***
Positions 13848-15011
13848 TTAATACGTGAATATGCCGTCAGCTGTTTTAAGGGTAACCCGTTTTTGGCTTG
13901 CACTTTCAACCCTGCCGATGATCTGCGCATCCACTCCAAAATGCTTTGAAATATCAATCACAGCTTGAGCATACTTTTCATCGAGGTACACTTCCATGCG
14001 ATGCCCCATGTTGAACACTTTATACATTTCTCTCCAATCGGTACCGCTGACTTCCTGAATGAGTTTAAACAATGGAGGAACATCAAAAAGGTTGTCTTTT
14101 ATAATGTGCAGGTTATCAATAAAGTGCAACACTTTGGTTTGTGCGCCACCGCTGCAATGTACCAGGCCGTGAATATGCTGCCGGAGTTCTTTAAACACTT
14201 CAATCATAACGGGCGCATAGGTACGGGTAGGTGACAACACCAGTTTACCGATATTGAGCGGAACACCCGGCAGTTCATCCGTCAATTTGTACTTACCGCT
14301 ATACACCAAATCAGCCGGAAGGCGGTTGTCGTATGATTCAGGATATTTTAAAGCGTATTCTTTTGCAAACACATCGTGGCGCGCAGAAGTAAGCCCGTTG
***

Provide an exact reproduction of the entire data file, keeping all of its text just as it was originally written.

Positions 13848-15011
13848 TTAATACGTGAATATGCCGTCAGCTGTTTTAAGGGTAACCCGTTTTTGGCTTG
13901 CACTTTCAACCCTGCCGATGATCTGCGCATCCACTCCAAAATGCTTTGAAATATCAATCACAGCTTGAGCATACTTTTCATCGAGGTACACTTCCATGCG
14001 ATGCCCCATGTTGAACACTTTATACATTTCTCTCCAATCGGTACCGCTGACTTCCTGAATGAGTTTAAACAATGGAGGAACATCAAAAAGGTTGTCTTTT
14101 ATAATGTGCAGGTTATCAATAAAGTGCAACACTTTGGTTTGTGCGCCACCGCTGCAATGTACCAGGCCGTGAATATGCTGCCGGAGTTCTTTAAACACTT
14201 CAATCATAACGGGCGCATAGGTACGGGTAGGTGACAACACCAGTTTACCGATATTGAGCGGAACACCCGGCAGTTCATCCGTCAATTTGTACTTACCGCT
14301 ATACACCAAATCAGCCGGAAGGCGGTTGTCGTATGATTCAGGATATTTTAAAGCGTATTCTTTTGCAAACACATCGTGGCGCGCAGAAGTAAGCCCGTTG